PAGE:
Takata airbag recall biggest in history at 33.8 million vehicles

Under pressure from U.S. safety regulators, Takata Corp. has agreed to declare 33.8 million airbags defective, a move that will double the number of cars and trucks included in what is now the largest auto recall in history.

Company finally admits to defects on airbags that sent metal shards flying

Paul Hunter reports on Takata’s airbag defect and the recall of 34 million vehicles 3:15

Under pressure from U.S. safety regulators, Takata Corp. has agreed to declare 33.8 million airbags defective, a move that will double the number of cars and trucks included in what is now the largest auto recall in history.

The chemical that inflates the airbag can explode with too much force, blowing apart a metal inflator and sending shrapnel into the passenger compartment.

The faulty inflators are responsible for six deaths and more than 100 injuries worldwide.

The announcement was made this afternoon by the heads of the U.S. Department of Transportation and the National Highway Traffic Safety Administration, which reached an agreement with Takata after sparring with the company for the past year over the size of the recalls and the cause of the problem.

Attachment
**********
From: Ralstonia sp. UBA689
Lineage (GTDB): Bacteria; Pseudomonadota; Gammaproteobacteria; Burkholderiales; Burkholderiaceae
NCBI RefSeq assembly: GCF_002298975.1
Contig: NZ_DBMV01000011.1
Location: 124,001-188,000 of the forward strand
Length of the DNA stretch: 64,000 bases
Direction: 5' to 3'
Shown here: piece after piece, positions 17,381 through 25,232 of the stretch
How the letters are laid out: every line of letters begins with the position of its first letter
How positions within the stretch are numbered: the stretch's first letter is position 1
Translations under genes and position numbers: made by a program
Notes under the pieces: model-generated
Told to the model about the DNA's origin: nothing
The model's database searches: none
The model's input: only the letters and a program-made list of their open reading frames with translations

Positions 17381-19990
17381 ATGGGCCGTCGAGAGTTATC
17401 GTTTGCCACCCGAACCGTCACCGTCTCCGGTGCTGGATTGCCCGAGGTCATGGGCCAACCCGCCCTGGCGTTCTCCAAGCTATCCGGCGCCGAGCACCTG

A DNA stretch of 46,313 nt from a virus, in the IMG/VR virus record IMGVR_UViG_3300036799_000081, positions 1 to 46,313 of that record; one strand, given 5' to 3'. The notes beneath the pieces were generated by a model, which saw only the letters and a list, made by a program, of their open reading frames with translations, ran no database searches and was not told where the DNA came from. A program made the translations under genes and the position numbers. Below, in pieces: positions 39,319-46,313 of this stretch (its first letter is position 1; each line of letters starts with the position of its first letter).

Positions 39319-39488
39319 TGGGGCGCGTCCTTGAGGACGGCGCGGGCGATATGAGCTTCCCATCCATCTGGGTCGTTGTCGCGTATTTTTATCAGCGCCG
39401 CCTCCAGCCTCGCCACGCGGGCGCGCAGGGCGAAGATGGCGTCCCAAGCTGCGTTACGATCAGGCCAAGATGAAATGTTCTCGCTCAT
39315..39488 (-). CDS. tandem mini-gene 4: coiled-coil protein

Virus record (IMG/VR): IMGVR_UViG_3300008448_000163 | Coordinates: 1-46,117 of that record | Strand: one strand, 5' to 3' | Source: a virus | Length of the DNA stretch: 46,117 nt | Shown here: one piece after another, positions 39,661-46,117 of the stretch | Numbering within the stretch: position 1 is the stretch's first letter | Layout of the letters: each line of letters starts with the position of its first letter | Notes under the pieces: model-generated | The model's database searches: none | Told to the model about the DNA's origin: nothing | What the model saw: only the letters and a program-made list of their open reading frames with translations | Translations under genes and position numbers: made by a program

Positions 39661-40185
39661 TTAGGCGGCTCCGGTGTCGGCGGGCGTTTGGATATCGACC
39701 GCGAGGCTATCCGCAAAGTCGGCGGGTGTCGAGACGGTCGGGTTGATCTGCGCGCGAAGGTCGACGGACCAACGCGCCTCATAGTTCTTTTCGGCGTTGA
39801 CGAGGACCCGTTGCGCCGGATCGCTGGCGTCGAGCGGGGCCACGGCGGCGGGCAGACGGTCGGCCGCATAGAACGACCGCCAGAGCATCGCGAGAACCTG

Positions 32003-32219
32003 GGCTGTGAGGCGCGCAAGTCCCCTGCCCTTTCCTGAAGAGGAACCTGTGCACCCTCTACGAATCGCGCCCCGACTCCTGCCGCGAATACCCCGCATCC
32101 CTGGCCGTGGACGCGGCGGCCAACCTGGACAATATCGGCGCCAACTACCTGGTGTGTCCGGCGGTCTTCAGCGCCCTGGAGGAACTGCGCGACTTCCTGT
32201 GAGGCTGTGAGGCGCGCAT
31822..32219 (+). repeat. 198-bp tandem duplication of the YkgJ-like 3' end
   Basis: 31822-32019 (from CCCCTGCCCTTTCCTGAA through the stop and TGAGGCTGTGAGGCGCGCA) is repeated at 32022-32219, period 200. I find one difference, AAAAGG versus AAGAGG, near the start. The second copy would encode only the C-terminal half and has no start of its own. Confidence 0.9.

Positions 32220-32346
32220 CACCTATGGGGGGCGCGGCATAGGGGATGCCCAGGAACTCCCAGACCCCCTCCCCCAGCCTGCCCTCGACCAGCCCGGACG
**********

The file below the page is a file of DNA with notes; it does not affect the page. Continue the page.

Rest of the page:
Expanded recall

Eleven automakers, including Honda Motor Co. and Toyota Motor Corp., have recalled 17 million vehicles in the U.S. and more than 36 million worldwide because of the problem.

The NHTSA has established a website where vehicle owners can search the model of their vehicle to see if it is affected.

It's unclear which manufacturers will be most affected by the expansion of the recall and it's not clear how many vehicles in Canada would be affected. 

Transport Canada said it has received no complaints related to this issue from Canadians, and is not aware of any incidents having taken place in Canada.

However, it has posted details about a website where Canadians can check recalls from their vehicle's manufacturer as well as a list of toll-free numbers for manufacturers.

The Takata airbag recall dwarfs last year's highly publicized recall of 2.6 million General Motors small cars for defective ignition switches and Toyota's recalls of 10 million vehicles for problems with unintended acceleration.

NHTSA administrator Mark Rosekind said investigations by the agency and auto industry haven't determined precisely what's causing Takata's inflators to explode, but said the agency cannot wait for a cause to take action.

"We know that owners are worried about their safety and the safety of their families," he said.

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